Press Releases

The Future of Automobile Insurance in the Era of Autonomous Vehicles


Washington, May 23, 2018 -

The Housing and Insurance Subcommittee met today to examine the development of the autonomous vehicle and its effect on the future of automobile insurance. For the first time, emerging automobile technology is intersecting with the financial industry, changing the business of property and casualty insurance. Today’s hearing examined the relationship between insurance companies, automobile manufacturers, and technology companies to better understand the impact of autonomous vehicles on the future of insurance policy.

“Technology is catching up with movies like Blade Runner, Demolition Man, and Minority Report,” said Subcommittee Chairman Sean Duffy (R-WI). “The capabilities of fully autonomous vehicles are being tested in cities across America. Auto insurance policies have already been impacted by autonomous vehicles and autonomous technology. Safety is and will be a top concern for the public’s view of autonomous vehicles, and today’s hearing was an incredible opportunity to hear about autonomous vehicles’ impact on auto insurance, data sharing, and Congress’ role as the technology continues to develop.”

Key Takeaways

  • Autonomous vehicles will become the majority of vehicles in 20 years, and will have significant impact and change for a competitive private insurance market in terms of risk-management and regulation.
  • The U.S. system of state-based insurance regulation established by the McCarran-Ferguson Act remains strong and can adapt to the development of emerging technologies, such as autonomous vehicles.
  • The business of insurance must adapt its practices to reflect levels of uncertainty associated with the transformation of mobility that the country will experience.

Topline Quotes from Witnesses

“Key issues for … insurers in this public policy discussion relate to our ability to assess risks presented by our customers, to price that risk appropriately, and to handle claims … There is a greater understanding of the role of the insurance industry as a stakeholder in the future of these technologies… As laws expand and are amended to allow for testing and implementation of these technologies, it will be appropriate to determine how insurers can appropriately match price to risk and develop new products.” – Ryan D. Gammelgard, Counsel, State Farm.

“The development and deployment of proven, safe [Automated Vehicles] will require significant technological advances, regulatory changes, and an active partnership between technology companies, vehicle makers, insurance companies, and the government … Insurance will need to evolve to address changes in both vehicle technology and the increased vehicle sharing that is enabled by that technology … Ultimately, the insurance industry … should be a partner to technology companies, vehicle manufacturers, and regulators to promote safety on our roads.” – Sam Geraci, Vice President-Strategy, American Family Mutual Insurance Co..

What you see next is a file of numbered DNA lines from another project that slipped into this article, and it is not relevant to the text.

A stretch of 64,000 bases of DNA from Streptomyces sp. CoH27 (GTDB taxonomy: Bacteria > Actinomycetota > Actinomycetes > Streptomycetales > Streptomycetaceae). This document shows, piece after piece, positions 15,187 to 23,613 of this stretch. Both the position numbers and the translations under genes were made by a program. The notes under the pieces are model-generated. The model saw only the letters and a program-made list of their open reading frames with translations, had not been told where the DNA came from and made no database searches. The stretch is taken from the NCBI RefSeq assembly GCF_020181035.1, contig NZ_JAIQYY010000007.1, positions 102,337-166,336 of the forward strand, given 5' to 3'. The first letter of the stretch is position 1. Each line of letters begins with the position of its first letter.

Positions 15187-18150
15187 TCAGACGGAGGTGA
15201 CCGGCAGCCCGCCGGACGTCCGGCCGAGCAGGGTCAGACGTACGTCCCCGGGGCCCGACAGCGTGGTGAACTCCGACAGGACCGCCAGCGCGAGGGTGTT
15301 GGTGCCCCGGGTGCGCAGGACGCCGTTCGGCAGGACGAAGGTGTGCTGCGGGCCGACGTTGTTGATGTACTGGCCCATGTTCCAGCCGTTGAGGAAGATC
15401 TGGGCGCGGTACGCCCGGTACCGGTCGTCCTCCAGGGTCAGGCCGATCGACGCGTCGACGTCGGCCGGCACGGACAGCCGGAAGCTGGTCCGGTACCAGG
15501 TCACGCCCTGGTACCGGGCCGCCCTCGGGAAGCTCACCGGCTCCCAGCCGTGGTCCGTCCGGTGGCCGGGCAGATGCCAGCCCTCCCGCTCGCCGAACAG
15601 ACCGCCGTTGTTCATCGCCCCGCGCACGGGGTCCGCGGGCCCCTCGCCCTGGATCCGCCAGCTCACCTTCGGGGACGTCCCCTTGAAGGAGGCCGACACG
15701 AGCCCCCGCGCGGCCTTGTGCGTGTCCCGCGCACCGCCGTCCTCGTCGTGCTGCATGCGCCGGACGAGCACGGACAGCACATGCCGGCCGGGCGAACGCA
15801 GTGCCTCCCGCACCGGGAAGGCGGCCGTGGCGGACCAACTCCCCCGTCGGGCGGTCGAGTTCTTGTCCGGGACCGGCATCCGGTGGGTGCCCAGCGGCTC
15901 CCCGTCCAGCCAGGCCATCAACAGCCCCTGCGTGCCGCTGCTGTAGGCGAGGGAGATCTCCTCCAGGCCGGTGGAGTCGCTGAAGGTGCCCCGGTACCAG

“As is true today, the role of insurance in an era dominated by highly automated technologies will continue [to] provide financial certainty to the owner and operator of a vehicle in the event of an accident, theft or other damage to that vehicle … in a world of autonomous vehicles, insurance may play additional roles … While obstacles remain … we believe that private insurance … is well positioned to aid in the adoption and proliferation of the technology.” – Ian Adams, Assistant Vice President, R Street Institute.

“We appreciate the Subcommittee’s efforts today and going forward because, quite frankly, we have many more questions about insuring the AV than answers. The good news is that this Subcommittee is beginning to raise and address these questions and, as a practical matter, because the AV is still in a relatively early stage of development, there is no need to rush to judgment when it comes to resolving the intricacies associated with insuring these extraordinarily complex products.” – Jack Gillis, Consumer Federation of America.

“The shift is on. Society is moving from driving our individually owned cars, to sharing cars that we or someone else drives, to sharing cars that are autonomous. The effect of this is nothing short of revolutionary. Policymakers should embrace the significant social and economic benefits now and the insurance sector must be nimble and willing to change the way it views risk and offer competitively priced enhanced insurance for the next millennium.” – David T. Carlson, U.S. Manufacturing & Automotive Practice Leader, Marsh & McLennan.

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